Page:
September 6, 2016 10:35 am
Updated: September 6, 2016 5:27 pm

Unifor to target General Motors in labour negotiations with Detroit Three

Alan Carter takes a look at how Canada's auto workers union is targeting General Motors with a September 19th strike deadline.

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TORONTO – The union that represents about 23,000 auto workers in Canada has selected General Motors as its target company in the opening round of contract talks.

Unifor says any agreement it strikes with GM will serve as a template for negotiations with the other two automakers, Ford and Fiat Chrysler – a process referred to as “pattern bargaining.”

Unifor president Jerry Dias said the union chose GM as its target because that’s the company that poses the biggest challenge in terms of hammering out a deal.

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Dias said he’s concerned about the possibility that GM may be planning to shut down its operations in Oshawa, Ont., where it currently has two production lines.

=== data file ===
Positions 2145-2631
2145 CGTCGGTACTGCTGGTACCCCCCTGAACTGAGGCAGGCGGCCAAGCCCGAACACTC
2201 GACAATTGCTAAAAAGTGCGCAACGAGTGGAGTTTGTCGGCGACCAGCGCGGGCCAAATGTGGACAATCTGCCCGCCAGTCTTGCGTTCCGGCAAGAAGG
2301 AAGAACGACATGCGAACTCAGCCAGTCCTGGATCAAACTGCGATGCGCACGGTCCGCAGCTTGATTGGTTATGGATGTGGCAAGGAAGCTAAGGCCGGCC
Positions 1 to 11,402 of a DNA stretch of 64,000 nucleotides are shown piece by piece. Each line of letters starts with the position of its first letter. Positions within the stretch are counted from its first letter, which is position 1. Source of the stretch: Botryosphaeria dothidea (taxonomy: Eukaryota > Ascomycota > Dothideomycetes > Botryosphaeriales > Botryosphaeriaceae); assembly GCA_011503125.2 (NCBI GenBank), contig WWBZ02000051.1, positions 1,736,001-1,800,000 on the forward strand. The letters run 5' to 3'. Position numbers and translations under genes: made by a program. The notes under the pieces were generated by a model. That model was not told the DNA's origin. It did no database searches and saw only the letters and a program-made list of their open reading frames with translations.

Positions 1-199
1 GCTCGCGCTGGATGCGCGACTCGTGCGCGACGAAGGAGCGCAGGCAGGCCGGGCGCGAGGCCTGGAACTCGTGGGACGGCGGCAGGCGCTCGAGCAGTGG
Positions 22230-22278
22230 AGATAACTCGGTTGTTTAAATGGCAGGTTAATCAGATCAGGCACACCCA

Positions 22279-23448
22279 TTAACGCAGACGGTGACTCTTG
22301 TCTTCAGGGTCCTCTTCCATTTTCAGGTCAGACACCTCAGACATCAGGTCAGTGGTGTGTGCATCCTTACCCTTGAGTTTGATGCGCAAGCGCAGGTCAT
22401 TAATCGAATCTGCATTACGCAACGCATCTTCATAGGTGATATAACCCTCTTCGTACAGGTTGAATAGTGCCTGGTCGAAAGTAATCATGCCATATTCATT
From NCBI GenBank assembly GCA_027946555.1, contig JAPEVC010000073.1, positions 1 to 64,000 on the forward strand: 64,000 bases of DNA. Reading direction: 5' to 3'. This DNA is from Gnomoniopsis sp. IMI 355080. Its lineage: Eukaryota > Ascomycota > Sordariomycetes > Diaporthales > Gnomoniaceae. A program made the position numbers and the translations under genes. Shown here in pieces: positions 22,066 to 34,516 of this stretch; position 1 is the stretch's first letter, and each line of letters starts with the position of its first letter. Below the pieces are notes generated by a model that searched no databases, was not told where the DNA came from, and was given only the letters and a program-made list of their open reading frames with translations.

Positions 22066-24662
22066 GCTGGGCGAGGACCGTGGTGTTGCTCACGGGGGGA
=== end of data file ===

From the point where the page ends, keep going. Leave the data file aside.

The consolidated line, which produces the Chevrolet Equinox, is slated to close next year.

READ MORE: Oshawa, Ont., ground zero for latest talks between Detroit Three, unions

Meanwhile, the flex line – which produces the Chevrolet Impala, the Buick Regal and the Cadillac XTS – has no product scheduled past 2019.

Dias said more investment is also needed in new engines and transmissions at GM’s engine plant in St. Catharines, Ont.

GM has previously said it won’t make any promises about investing in its Canadian facilities or allocating any new products to its Oshawa plant until after an agreement with the union has been ratified.

“I’m here to tell you today that that is not going to happen,” Dias said during a news conference in Toronto on Tuesday.

“We are not going to ratify an agreement with General Motors under any circumstance unless there is a commitment to our facilities. If that may be considered a line in the sand, so be it.”

Unifor’s contract with the so-called Detroit Three automakers expires Sept. 19.

Last month, members of the union voted in favour of strike action to back their contract demands, which include wage increases and securing more work to build vehicles.

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